What does this mean in practice? Even if a company technically can’t bar some material without taking down the entire website, it at least must give the operators an opportunity to remove the objectionable material before suppressing the website altogether. As for demonetizing sites or barring persons, such actions will rarely if ever be necessary for restricting material.
Such is the statute’s text. If you nonetheless want large common-carrier-like companies to go beyond “good faith” actions against “material,” pause to consider a little history, if only as a reality check about the proportionality of your desires. Even the Inquisition gave heretics formal opportunities to recant. And even the Star Chamber required its private censors to bar offensive material, not authors.
The next question is viewpoint discrimination. Section 230(c) specifies protection for restricting “material that the provider or user considers to be obscene, lewd, lascivious, filthy, excessively violent, harassing, or otherwise objectionable.” The companies understand this to include nearly anything to which they object.
But Section 230(c) enumerates only categories of content, not viewpoints. The distinction between content and viewpoint is crucial in free-speech law: Government can’t discriminate against disfavored viewpoints even when regulating unprotected speech such as “fighting words.” It is therefore telling that the list focuses on content. One may protest that “otherwise objectionable” could include objectionable viewpoints. But it is obviously a catchall, and following a list of types of content, it would seem to refer only to additional objectionable content.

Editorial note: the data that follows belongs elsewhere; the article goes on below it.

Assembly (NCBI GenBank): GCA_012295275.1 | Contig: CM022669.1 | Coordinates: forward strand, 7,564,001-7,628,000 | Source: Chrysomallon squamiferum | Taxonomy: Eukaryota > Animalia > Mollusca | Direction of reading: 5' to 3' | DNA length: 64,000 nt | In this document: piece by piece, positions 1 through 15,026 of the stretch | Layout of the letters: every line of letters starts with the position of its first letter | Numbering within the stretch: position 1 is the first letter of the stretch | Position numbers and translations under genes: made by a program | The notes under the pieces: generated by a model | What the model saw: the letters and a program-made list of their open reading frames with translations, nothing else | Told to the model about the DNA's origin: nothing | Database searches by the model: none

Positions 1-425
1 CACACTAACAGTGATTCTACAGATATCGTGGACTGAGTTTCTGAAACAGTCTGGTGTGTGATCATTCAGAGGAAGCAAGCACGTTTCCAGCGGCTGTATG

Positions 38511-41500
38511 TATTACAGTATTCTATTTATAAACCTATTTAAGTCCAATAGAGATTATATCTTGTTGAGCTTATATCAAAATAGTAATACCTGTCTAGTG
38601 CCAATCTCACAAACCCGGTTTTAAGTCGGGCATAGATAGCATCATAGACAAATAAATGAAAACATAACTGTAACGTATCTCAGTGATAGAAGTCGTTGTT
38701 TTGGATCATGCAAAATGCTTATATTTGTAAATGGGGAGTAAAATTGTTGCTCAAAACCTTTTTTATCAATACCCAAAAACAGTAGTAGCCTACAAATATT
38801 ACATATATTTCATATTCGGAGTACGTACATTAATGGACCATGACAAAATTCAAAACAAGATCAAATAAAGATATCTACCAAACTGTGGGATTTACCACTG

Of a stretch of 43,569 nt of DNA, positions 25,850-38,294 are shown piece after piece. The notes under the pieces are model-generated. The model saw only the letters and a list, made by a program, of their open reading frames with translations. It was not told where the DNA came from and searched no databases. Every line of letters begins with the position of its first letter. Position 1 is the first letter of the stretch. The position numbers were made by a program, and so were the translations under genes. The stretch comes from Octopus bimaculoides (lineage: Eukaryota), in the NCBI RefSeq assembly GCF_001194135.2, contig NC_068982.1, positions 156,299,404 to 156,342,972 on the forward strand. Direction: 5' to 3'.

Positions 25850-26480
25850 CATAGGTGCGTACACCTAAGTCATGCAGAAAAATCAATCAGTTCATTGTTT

The tech companies could argue that the catchall is still ambiguous. But at stake is viewpoint discrimination by vast companies that are akin to common carriers, whose operations function as public forums, and that are carrying out government speech policy. Are we really to believe that a mere ambiguity should be interpreted to mean something so extraordinary?
Section 230’s text offers the tech companies less shelter than they think. It protects them only from damage claims and not at all when they go beyond a constitutional reading of the statute.
The implications are far-reaching. As litigation comes before the courts, they will have to decide the limits of Section 230 and the lawfulness of privatized censorship. In the meantime, some state legislatures will probably adopt civil-rights statutes protecting freedom of speech from the tech companies. Recognizing that such legislation isn’t barred by Section 230, lawmakers in several states are already contemplating it. One way or another, Section 230 does not, and will not, bar remedies for government privatization of censorship.